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Old 04-18-2013, 01:05 PM   #8 (permalink)
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...the issue of range anxiety would be greatly reduced simply because mid-trip charging becomes feasible. Who cares if your batteries are getting low if you can pull into a charging station and recharge in 2-3 minutes?
Except there's still the problem of handling the amount of current it would take to recharge the batteries that quickly.
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Old 04-18-2013, 02:11 PM   #9 (permalink)
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Except there's still the problem of handling the amount of current it would take to recharge the batteries that quickly.
High voltage/current chargers. That's an infrastructure thing, though, unless you'd want to have one in your house.

What's funny about people's perceptions regarding charging on 110V/15A is they think a car with a large battery capacity needs to be charged over night. What they don't realise is that a 110V/15A circuit can charge enough energy into a car to meet most people's daily driving needs in 9-10 hours.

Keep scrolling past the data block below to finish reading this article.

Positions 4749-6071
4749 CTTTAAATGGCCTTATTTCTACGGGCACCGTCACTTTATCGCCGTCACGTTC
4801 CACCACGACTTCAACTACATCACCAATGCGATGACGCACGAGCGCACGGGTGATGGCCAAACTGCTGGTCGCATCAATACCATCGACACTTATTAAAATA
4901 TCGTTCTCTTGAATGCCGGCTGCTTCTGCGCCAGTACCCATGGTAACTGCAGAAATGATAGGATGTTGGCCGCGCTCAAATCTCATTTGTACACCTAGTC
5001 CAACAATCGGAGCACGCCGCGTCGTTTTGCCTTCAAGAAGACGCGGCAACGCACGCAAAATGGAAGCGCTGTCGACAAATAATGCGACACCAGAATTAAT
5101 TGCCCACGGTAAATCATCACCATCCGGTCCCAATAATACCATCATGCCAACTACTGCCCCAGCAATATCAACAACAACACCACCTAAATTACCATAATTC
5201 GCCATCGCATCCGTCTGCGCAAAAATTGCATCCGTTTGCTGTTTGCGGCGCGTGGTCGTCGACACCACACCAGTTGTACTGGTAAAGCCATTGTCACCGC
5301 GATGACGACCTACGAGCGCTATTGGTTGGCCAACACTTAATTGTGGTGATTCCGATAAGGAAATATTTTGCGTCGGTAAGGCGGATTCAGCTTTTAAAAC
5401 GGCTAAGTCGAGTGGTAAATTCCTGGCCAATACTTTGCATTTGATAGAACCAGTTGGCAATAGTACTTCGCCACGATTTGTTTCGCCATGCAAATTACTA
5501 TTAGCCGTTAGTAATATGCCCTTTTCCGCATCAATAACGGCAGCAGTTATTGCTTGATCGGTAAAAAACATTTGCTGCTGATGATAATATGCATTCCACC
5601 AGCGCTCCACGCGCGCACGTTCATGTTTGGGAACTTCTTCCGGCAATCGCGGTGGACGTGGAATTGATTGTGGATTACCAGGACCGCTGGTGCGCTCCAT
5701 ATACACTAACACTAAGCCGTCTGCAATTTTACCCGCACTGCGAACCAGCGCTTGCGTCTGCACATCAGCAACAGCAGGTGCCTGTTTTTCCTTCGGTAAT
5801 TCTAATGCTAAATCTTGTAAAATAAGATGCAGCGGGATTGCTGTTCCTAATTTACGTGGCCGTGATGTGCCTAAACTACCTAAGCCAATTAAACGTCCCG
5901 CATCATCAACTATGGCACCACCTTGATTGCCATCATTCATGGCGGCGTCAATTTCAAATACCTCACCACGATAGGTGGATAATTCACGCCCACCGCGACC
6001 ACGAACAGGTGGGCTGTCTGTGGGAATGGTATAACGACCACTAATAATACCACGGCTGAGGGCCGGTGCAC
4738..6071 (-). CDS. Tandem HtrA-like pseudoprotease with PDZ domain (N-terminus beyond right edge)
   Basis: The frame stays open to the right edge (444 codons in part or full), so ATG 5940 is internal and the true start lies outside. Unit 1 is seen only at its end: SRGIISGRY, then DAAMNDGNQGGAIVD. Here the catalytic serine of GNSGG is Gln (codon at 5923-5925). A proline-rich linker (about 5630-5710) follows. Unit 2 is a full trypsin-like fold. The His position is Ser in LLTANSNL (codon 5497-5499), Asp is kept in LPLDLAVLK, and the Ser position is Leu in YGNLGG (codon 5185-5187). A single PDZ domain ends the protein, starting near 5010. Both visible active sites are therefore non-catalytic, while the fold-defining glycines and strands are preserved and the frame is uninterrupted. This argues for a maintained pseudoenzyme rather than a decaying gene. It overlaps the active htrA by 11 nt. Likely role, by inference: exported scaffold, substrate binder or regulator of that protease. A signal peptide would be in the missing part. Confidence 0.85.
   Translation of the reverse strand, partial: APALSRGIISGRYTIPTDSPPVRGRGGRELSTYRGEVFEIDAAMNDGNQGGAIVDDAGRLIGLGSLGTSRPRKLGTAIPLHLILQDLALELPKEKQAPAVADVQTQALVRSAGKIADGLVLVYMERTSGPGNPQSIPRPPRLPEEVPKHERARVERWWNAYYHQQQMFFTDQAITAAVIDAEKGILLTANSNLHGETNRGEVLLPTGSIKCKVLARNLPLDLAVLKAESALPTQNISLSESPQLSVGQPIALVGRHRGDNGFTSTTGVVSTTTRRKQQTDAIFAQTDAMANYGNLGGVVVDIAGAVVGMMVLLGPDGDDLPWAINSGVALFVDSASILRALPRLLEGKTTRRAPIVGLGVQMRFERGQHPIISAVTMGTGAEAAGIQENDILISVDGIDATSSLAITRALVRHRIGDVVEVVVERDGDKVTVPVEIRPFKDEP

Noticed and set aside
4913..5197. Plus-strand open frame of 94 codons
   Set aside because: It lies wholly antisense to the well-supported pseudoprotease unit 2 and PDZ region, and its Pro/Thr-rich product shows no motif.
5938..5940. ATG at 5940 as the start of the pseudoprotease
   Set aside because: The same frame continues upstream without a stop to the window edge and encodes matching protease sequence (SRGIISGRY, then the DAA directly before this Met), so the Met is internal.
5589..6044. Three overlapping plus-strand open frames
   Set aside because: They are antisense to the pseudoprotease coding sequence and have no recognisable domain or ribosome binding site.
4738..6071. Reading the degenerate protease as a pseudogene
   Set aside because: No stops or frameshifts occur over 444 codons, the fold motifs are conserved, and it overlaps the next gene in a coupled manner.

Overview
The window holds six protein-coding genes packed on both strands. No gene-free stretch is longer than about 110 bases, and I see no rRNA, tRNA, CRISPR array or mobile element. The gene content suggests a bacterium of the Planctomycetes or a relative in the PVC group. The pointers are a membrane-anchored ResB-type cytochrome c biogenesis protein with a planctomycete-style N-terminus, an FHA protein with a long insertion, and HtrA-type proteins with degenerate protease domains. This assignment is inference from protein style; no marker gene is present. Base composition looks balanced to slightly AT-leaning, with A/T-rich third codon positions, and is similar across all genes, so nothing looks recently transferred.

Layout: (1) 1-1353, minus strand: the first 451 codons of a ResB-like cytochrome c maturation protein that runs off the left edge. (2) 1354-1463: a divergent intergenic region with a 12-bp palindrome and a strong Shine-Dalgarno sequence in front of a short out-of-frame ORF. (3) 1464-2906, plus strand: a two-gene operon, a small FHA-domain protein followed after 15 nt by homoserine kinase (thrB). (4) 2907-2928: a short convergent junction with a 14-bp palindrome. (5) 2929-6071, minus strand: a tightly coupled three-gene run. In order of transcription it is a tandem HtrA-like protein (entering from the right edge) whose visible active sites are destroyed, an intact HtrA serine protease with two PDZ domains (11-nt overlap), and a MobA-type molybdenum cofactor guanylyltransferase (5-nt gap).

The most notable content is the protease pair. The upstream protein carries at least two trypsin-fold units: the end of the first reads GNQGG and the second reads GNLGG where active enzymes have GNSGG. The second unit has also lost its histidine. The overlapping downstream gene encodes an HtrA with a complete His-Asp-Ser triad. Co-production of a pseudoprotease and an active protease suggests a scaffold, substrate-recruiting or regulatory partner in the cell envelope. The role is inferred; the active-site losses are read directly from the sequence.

I did this myself with a JDM iMiEV that I had for a week. Since my daily mileage needs were less than the ~120km range of the car I went two days between charges, about 100km. Plugging it in after 7pm (when our hydro rates drop), it was fully charged the next morning.

Once I depleted it almost completely; I had the Turtle warning light flashing and had driven over 130km when I parked it for the night. I plugged it in at ~10pm, and at ~7AM the next morning (roughly 9 hours) it was reporting a 7/8 charge. It's likely that another hour or so would have had it topped up completely.

This was all done on plugged into a 110V/15A circuit in my garage.

When discussing the Tesla Roadster with the public almost everyone asked the same thing; how long does it take to charge? I can't remember the exact number, but on a 110V/15A circuit it takes something like 36 hours to charge. When given that number most people's reaction was the same, something to the tune of "What good is THAT?". Then I would explain that it would take much less time to charge unless their daily driving requirements were over 300km. Then they would start to "get it".
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Old 04-18-2013, 10:14 PM   #10 (permalink)
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What about 220v?